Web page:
11 Months agoFrom being focused on traditional medicine and preventive practices such as Ayurveda, Naturopathy and Siddha to a more multi-dimensional concept of physical, mental and emotional well-being.
India’s wellness industry has evolved over the years, from being focussed on traditional medicine and preventive practices such as Ayurveda, Naturopathy and Siddha to a more multi-dimensional concept of physical, mental and emotional well-being. In the Financial Year (FY) 2015, the wellness industry in India was valued at USD 13 billion.1 With a spike in health risks and growing need for quality healthcare, the sector is poised to grow at a Compound Annual Growth Rate (CAGR) of nearly 12% for the next five years and reach USD 23 billion by 2020.2
Government’s consistent efforts to promote wellness have led to a resurgence of interest in traditional medicinal and health practices. In November 2014, the Department of Indian system of medicine and homoeopathy (ISM&H) was elevated to an independent ministry, AYUSH (Ayurveda, Yoga, Unani, Siddha and Homoeopathy). Ayurveda is the most predominant of all forms and is widely recognised for its holistic approach to tackle health issues. With its wealth of 6,000-7,000 medicinal plants, India is the second-largest exporter of Ayurvedic and herbal products in the world.3
The wellness industry is being driven further by a range of factors including India’s young population, rising disposable incomes and an increase in the occurrence of both communicable and non-communicable diseases. Strong economic growth in the last few years has resulted in a transition in dietary habits, which has led to a steep rise in lifestyle-related ailments. According to a report released by the Confederation of Indian Industry (CII), one in four Indians is likely to die of non-communicable diseases by the age of 70.4 Never before have Indians been more conscious about how fit they are and how they look. Changing lifestyle patterns and nutritional status have been contributing to bringing the wellness industry to the forefront. Rapid urbanization is further fuelling this trend. India’s urban population, as per census 2011 was 31.16% growing at a CAGR of 1.2%. Urban infrastructure is being re-vamped with the government planning smart cities. All these factors together are shaping the future of wellness industry in India.
Currently, the industry comprises a range of segments –alternative medicine, healthy eating and nutrition, preventive and personalised health, workplace wellness, yoga and fitness. To be more precise, the key sub-segments in the sector are beauty care and nutritional care which constitute the maximum industry share at the moment and this is likely to continue to be the scenario in 2020. Fitness centers and Alternative Therapies are catching up and Rejuvenation too constitutes a small share in the market. With significant scope for penetration in areas like nutrition, rejuvenation and fitness, the Indian wellness market is a huge business opportunity waiting to be harnessed. Be it Physical Wellness, Emotional Wellness or Social Wellness, the sector is evolving in its various dimensions. The sector primarily comprises of Micro, Small and Medium Enterprises (MSME) that account for 80% of the market share.5 Almost 75% of the product market is occupied by over-the-counter products such as digestives, health food and pain balms.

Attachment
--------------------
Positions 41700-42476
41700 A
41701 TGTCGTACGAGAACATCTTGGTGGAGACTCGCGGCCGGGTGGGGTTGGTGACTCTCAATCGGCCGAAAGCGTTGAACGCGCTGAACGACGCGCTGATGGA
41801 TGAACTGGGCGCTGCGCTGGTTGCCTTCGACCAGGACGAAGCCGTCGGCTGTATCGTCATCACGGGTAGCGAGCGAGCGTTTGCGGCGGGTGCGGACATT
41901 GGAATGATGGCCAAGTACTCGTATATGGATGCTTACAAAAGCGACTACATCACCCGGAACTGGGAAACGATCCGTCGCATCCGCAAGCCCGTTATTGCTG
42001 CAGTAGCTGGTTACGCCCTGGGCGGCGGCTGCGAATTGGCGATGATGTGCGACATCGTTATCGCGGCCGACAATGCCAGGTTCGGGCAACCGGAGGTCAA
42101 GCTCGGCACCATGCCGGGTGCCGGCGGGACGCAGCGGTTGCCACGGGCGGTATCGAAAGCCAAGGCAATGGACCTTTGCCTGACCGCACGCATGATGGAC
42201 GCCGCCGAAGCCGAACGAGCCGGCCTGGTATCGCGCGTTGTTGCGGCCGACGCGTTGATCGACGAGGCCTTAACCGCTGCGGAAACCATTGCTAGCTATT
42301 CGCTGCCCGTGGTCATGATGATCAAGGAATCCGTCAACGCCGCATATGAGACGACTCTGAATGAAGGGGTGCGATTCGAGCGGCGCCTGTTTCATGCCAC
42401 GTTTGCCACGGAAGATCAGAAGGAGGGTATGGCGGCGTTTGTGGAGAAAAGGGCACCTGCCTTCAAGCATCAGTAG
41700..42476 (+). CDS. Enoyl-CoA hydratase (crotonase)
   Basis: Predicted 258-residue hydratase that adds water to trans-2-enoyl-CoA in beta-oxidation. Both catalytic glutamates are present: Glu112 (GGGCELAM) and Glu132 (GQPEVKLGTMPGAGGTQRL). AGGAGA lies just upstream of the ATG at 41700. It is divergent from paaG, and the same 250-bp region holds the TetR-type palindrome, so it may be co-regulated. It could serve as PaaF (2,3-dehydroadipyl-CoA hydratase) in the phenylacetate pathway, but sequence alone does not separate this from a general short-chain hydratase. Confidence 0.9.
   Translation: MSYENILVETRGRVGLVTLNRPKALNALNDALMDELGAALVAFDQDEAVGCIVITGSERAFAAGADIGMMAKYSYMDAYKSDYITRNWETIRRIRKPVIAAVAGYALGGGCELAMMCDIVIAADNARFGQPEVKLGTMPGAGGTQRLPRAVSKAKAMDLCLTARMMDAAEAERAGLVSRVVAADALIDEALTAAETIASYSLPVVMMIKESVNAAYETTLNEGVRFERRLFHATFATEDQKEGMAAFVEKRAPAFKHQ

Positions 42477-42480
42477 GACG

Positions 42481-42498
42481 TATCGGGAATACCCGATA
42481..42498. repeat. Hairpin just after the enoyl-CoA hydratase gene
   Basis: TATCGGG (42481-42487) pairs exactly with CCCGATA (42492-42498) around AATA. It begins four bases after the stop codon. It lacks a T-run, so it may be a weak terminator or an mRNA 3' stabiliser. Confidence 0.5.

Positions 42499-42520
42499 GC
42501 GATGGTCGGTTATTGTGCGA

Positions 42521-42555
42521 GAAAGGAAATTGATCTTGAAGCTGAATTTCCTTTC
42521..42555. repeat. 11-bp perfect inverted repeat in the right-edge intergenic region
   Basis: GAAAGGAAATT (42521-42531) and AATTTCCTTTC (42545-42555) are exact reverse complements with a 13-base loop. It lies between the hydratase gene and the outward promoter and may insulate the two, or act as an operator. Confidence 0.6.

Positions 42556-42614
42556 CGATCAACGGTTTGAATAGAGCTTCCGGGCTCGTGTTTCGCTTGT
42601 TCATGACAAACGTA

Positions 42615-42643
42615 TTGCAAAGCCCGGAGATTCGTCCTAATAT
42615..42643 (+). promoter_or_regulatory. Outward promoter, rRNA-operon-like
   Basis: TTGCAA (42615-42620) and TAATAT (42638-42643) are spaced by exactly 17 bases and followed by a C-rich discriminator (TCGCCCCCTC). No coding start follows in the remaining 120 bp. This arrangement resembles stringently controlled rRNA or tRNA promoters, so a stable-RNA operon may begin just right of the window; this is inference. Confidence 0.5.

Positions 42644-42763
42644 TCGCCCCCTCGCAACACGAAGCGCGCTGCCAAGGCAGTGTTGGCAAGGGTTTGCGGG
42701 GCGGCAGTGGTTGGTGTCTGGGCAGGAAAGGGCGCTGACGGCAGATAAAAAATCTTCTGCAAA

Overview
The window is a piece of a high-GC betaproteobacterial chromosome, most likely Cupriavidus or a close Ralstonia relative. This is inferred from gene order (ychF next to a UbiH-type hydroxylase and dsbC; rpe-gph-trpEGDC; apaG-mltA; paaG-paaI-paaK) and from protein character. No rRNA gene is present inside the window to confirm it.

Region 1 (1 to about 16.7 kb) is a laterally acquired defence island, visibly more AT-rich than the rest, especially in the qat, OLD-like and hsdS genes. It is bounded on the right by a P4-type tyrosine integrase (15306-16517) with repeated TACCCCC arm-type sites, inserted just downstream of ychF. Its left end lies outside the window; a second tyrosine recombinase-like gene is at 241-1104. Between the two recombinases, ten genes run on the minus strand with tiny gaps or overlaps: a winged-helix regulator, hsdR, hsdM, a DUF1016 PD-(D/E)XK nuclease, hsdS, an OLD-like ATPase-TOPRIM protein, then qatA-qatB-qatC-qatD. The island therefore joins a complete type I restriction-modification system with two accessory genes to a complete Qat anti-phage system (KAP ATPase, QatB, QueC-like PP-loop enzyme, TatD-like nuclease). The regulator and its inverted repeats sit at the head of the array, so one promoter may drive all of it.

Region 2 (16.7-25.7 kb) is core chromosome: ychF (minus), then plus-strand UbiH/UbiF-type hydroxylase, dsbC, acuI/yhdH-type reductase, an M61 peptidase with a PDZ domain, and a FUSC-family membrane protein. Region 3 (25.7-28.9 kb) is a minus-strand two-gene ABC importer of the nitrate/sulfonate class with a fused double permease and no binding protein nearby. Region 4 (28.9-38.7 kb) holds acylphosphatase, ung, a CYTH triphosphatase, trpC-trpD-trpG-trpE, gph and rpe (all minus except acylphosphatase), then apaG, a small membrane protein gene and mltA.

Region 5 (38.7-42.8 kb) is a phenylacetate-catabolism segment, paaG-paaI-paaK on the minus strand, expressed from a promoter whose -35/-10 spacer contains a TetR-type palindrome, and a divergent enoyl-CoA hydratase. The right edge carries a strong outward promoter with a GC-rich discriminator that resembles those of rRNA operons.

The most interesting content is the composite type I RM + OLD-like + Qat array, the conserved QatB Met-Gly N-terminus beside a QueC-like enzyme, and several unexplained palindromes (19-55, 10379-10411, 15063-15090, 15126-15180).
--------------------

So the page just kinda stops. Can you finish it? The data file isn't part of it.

Given the vast potential and growing popularity of the industry, the government has been making some significant strides in nurturing the wellness ecosystem in the country. The National AYUSH Mission (NAM) was launched in 2014 to provide better access to AYUSH services, improve the quality of education at AYUSH educational institutions and facilitate the adoption of quality standards of AYUSH drugs in States and Union Territories. Government’s mHealth initiatives such as mCessation and mDiabetes aim to encourage people to quit tobacco and manage diabetes respectively. In addition, multiple mobile apps, like the Swasthya Bharat App and national level portals like the National Health Portal which provide general information on health and diseases have been initiated in the last one year.6
To promote the holistic approach to health and well-being, the Ministry of AYUSH observes the International Day of Yoga on 21st June every year. In 2016, an estimated 50 lakh people participated in yoga training programmes in India over a period of one month.7
With the government’s consistent efforts to strengthen and popularise alternative systems of medicine and incredible opportunities for growth across various segments supported by increasing awareness and changing lifestyles, India is all set to become a global wellness hub in the coming years.